The following is a summary of “A Prospective Study of Pressure Injury Healing Rate and Time and Influencing Factors in an Acute Care Setting,” published in the December 2022 issue of the Critical care by YoungMin, et al.

For a study, researchers sought to assess pressure injury (PI) recovery rate and time and find contributing variables.

The research design was a prospective cohort. Data were collected between May 2015 and August 2018. About 77 inpatients with at least one PI during their stay in a university hospital made up the study’s subjects. Age, sex, physical condition (incontinence, daily living activities, and nutrition status), physiologic (serum total protein, albumin, and creatinine levels, blood glucose, and hemoglobin levels), disease- (diagnosis, number of comorbidities, and cardiovascular comorbidity), wound- (PI stage and size at first detection, and Pressure Ulcer Scale for Healing score), and treatment-related (IV nutrition supply and albumin infusion) factors were all evaluated in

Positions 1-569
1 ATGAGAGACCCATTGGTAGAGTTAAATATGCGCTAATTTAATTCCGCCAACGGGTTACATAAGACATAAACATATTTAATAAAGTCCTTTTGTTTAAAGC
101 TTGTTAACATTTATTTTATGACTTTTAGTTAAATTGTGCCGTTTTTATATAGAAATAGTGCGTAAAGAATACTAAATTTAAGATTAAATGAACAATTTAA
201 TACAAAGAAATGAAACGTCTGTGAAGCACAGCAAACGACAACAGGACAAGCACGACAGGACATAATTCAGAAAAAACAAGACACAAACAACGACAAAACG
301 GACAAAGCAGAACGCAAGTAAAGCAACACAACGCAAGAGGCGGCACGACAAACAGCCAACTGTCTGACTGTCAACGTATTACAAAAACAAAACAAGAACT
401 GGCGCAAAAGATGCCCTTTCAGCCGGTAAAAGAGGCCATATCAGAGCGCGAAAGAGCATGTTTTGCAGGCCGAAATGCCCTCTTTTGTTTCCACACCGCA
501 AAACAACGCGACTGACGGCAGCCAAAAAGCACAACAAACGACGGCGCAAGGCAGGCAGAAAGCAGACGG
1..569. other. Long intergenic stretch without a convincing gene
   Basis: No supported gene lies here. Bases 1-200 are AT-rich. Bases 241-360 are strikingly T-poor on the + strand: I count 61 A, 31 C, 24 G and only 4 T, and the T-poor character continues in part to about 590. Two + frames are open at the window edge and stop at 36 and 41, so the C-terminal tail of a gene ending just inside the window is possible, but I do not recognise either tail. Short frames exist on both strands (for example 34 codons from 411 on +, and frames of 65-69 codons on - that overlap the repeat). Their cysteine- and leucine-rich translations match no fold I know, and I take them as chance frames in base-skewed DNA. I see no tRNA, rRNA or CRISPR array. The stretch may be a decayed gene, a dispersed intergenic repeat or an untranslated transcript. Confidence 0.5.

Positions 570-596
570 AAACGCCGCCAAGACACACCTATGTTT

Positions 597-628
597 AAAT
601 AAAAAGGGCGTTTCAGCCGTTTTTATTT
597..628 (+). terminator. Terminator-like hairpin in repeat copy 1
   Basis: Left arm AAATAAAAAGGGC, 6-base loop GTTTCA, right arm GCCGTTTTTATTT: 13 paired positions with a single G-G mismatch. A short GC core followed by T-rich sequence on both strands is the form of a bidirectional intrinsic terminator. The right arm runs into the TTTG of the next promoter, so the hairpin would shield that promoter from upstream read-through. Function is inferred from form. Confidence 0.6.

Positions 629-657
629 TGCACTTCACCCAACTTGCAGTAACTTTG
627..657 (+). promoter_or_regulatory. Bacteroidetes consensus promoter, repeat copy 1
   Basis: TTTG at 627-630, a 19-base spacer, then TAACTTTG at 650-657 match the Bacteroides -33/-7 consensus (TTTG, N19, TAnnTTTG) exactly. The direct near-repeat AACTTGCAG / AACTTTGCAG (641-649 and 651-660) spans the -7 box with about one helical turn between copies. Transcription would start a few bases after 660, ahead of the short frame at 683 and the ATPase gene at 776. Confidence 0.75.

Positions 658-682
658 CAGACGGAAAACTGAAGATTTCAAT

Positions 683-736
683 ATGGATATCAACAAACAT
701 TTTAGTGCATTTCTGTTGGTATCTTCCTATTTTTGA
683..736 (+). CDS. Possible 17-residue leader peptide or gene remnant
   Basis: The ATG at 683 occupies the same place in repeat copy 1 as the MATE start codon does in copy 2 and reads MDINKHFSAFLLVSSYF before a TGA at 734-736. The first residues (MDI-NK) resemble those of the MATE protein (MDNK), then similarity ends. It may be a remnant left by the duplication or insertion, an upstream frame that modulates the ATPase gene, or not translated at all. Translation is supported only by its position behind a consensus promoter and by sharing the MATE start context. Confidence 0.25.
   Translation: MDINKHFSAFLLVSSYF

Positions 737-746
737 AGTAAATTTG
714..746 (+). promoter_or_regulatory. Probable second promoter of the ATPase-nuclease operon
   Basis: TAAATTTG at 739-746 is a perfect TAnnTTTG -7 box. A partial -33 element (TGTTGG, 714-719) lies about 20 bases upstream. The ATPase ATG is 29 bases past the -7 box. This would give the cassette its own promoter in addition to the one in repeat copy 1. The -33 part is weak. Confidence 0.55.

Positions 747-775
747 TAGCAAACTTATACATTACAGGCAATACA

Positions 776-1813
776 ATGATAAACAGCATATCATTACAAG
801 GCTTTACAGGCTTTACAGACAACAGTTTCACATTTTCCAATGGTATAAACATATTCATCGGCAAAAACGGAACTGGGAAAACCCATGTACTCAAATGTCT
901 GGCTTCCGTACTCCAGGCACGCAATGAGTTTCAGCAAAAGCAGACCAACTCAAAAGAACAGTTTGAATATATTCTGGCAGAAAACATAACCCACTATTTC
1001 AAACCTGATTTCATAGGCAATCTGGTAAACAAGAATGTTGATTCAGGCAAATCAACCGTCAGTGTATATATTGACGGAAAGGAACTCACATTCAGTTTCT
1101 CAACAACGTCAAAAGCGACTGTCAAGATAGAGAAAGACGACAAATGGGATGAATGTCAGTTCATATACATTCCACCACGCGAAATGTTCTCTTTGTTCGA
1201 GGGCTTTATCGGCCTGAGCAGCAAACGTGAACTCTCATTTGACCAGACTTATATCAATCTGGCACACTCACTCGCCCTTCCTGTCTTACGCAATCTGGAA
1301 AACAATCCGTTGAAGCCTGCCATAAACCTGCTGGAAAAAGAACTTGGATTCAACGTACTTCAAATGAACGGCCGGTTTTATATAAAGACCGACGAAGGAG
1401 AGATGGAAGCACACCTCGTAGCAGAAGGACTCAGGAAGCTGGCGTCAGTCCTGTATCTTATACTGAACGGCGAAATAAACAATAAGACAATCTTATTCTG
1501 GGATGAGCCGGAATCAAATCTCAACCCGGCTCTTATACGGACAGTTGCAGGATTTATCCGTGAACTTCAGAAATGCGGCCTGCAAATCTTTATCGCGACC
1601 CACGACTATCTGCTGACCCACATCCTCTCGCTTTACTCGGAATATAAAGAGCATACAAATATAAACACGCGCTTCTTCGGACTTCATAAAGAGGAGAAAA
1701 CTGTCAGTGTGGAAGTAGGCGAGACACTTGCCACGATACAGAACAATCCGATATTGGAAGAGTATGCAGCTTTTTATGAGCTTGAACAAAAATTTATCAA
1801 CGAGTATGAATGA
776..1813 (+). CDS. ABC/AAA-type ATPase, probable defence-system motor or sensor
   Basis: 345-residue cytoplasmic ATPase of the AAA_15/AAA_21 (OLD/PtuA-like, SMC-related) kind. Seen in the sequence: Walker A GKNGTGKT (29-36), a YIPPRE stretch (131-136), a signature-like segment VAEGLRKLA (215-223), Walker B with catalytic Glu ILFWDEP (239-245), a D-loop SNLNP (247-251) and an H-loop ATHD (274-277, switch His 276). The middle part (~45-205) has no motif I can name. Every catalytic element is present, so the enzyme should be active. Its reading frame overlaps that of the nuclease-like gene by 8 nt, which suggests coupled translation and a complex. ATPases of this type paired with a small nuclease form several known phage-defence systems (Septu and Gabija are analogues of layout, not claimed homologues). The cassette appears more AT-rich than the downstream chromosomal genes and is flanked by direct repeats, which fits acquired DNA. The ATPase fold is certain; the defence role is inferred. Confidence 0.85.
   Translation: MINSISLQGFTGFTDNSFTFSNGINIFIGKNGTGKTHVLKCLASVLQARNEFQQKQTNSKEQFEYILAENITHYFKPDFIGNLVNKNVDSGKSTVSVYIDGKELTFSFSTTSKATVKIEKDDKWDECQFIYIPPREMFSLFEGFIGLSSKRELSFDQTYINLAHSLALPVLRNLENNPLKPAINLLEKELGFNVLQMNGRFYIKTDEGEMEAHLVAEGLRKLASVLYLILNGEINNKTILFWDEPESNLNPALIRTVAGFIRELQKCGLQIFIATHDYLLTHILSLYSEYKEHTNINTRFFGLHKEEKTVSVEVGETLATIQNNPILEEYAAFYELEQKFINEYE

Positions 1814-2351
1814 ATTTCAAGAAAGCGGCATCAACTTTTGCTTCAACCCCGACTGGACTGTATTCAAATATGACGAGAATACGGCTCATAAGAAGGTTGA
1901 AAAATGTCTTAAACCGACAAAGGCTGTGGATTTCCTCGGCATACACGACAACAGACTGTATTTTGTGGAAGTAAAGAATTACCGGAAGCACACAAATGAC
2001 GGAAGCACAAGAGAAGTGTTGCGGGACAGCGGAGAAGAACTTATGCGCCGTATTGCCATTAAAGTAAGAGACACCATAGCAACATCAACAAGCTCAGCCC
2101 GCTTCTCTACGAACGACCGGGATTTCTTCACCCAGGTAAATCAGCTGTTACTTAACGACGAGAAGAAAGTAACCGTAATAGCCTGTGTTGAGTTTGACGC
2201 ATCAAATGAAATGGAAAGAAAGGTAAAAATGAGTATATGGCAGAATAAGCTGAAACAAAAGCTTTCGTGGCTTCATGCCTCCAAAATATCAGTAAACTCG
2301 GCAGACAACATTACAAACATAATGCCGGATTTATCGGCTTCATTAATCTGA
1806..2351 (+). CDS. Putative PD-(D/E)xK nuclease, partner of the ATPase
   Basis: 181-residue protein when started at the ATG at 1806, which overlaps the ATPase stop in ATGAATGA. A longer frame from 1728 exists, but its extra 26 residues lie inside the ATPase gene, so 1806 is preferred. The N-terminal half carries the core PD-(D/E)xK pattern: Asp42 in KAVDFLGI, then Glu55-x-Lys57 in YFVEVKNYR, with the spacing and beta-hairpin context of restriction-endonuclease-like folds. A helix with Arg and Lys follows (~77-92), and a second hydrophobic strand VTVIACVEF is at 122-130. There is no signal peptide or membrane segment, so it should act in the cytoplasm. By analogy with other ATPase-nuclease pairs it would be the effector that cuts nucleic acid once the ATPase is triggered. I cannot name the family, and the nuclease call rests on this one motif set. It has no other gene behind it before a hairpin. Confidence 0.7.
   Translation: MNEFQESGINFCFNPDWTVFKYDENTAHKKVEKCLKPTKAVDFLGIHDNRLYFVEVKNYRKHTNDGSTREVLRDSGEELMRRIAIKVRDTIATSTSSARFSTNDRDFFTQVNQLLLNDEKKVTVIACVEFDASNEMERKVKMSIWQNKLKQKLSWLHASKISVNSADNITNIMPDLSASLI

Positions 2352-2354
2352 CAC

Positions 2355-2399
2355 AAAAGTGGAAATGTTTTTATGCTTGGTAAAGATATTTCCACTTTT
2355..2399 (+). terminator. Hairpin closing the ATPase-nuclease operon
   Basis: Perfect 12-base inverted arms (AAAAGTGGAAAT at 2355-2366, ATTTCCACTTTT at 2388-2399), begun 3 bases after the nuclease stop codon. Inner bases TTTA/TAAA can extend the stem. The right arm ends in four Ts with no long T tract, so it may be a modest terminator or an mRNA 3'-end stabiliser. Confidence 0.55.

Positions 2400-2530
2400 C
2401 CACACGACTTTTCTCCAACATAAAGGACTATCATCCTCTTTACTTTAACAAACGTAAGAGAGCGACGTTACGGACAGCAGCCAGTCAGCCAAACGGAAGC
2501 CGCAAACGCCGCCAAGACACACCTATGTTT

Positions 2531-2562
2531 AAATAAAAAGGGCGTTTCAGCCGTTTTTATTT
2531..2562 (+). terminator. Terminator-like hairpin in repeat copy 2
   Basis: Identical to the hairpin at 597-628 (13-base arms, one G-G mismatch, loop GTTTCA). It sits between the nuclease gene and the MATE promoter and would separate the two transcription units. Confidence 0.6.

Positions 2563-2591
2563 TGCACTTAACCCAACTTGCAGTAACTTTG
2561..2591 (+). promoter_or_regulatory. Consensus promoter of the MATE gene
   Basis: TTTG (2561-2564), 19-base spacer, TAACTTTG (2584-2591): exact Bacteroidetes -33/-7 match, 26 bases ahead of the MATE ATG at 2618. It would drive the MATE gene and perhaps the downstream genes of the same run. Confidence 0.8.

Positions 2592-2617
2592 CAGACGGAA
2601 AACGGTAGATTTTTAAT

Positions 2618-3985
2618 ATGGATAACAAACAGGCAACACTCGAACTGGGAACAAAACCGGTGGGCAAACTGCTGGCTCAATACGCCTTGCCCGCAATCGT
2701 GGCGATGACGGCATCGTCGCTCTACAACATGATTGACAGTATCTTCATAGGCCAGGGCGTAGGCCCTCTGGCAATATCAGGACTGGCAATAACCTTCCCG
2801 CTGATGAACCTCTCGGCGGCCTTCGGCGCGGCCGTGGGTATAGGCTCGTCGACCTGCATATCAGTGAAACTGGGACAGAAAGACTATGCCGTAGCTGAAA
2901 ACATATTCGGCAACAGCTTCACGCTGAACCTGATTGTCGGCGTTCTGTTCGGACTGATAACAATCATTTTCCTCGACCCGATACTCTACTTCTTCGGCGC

Over the course of the 77 patients, 91 PIs emerged. Around 54 (59.3%) of them (with a mean recovery duration of 17.63 days) recovered. Compared to unstageable or deep-tissue PIs, stage 2 PIs had a higher healing rate and recovered faster. The number of comorbidities, cardiovascular comorbidity, incontinence, PI stage at initial identification, IV nutrition delivery, and mean serum creatinine level were factors impacting PI healing rate. The number of comorbidities, cardiovascular comorbidity, and PI stage at initial discovery all affected how quickly PI healed.

Evidence-based management options for PIs were required to lower hospital stays, PI-related complications, and death. The study’s findings could aid in the creation of such tactics.